Greenslade (top photo) says keep it high; Jarvis (below right) says tear it down. And Marc Reeves (below left), who Greenslade uses as a foil, is bluntly allied with Jarvis and opines that “it is time to talk of heresy”:
“To all those saying ‘sorry I’m just a journalist, I don’t sell advertising’, I say ‘tough, that’s just the way it is now’.”
Putting “the noisy people in a room marked ‘advertising’ and the studious types in another labelled ‘editorial’ was the biggest mistake newspapers and other media ever made,” says Reeves. “It allowed journalists to insulate themselves from the business they were in to the point of revelling in their detachment… No wonder so many didn’t see the meltdown coming.”
This discussion is an urgent one because of the explosion online of entrepreneurial journalism, in which journalists must be one with their business side — because in addition to being journalists, often they are the business. So much for that wall.
Jarvis, who is a pioneer — really an evangelist and guru — of entrepreneurial journalism (he’s been teaching it for several years at the CUNY Graduate School of Journalism in New York and is starting an entrepreneurial journalism MA program there), says he is “disturbed to hear journalistic entrepreneurs — eg, hyperlocal bloggers — who disdain business and sales, for they will perish just like the dinosaurs who once employed them. They are responsible for their own sustainability.”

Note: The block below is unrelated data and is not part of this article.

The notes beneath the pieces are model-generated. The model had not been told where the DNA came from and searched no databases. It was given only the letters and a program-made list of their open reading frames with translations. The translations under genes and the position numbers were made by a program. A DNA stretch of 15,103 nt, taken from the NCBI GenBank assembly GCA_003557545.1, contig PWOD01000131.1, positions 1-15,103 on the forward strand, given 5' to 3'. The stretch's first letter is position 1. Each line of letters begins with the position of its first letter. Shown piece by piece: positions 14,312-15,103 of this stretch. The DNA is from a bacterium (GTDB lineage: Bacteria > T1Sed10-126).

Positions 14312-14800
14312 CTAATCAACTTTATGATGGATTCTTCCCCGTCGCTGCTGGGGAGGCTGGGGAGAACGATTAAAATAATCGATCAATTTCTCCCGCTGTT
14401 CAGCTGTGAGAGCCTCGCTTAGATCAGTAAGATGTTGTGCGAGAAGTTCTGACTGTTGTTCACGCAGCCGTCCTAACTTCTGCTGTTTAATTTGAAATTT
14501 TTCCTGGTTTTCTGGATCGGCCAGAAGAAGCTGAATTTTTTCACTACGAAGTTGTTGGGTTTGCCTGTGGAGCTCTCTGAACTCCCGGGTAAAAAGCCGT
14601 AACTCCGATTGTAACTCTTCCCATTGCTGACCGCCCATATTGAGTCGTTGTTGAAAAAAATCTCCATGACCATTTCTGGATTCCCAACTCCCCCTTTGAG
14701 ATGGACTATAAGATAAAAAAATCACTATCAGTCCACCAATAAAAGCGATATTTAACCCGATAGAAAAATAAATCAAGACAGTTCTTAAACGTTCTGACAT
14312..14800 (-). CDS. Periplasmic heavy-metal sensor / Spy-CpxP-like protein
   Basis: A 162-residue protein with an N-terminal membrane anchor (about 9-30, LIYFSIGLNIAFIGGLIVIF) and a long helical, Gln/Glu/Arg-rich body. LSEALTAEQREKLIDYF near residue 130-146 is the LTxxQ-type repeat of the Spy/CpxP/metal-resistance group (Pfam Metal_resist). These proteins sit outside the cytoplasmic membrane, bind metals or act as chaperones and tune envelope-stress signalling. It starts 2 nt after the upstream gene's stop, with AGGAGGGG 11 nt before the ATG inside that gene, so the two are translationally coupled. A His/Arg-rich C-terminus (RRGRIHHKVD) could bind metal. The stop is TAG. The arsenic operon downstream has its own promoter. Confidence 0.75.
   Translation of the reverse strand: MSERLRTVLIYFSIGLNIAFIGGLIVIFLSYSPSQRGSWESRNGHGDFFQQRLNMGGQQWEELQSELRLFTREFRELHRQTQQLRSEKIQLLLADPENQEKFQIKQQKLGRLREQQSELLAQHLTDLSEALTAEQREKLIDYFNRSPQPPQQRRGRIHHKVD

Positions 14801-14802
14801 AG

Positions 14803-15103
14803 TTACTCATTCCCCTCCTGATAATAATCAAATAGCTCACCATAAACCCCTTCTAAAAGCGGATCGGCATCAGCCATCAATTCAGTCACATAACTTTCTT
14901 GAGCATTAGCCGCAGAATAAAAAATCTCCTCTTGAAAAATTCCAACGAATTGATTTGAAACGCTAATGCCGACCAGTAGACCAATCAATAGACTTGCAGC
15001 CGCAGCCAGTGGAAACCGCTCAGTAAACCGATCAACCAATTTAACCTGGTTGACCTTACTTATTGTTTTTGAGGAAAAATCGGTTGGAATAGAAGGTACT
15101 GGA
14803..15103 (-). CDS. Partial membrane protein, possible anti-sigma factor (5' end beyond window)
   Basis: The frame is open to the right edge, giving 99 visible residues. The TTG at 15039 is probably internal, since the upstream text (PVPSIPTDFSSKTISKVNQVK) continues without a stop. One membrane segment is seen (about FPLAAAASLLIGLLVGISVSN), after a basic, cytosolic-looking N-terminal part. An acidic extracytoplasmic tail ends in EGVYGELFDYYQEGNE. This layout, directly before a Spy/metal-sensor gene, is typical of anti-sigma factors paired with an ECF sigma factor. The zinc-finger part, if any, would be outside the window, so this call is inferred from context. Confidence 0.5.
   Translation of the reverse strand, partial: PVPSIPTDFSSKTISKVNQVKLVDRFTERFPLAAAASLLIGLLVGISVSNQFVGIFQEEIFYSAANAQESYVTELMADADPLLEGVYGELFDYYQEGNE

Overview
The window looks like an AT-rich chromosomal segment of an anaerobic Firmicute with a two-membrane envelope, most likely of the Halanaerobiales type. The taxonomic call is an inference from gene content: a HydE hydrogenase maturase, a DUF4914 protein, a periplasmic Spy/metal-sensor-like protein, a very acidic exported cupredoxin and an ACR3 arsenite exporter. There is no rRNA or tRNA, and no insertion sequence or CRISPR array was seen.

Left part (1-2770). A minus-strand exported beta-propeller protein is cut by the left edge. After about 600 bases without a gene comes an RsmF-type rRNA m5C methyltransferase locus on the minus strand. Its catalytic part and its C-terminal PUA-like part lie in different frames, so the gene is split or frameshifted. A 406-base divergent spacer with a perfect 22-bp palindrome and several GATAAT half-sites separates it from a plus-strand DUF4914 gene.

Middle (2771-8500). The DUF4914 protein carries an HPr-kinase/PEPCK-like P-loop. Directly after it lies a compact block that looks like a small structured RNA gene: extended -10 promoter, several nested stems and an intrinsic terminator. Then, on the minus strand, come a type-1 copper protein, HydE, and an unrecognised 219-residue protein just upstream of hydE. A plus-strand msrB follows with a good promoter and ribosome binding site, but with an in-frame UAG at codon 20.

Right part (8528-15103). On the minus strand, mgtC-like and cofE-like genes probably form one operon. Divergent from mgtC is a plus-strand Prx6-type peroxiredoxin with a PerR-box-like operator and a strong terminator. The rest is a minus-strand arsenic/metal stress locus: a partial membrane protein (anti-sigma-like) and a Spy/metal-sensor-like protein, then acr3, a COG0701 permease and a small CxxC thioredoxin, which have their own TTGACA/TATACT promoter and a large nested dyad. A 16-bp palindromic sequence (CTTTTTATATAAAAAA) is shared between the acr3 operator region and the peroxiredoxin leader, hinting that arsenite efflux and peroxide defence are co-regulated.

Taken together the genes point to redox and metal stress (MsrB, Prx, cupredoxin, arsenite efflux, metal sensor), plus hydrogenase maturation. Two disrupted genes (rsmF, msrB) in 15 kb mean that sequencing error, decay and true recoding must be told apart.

Jarvis argues that the “wall” did not really protect a product’s integrity in any event. And he recalls Guardian editor Alan Rusbridger reminding us “about the history of newspapers: It was advertising that freed us from ownership by political forces; it supported independence.”
Moreover, says Reeves, a relationship with advertisers is essential to the production of a product that’s relevant to readers: “It’s never actually been about the content anyway — in print or online — it’s about the relationship with the community you build — it always has been and it always will.…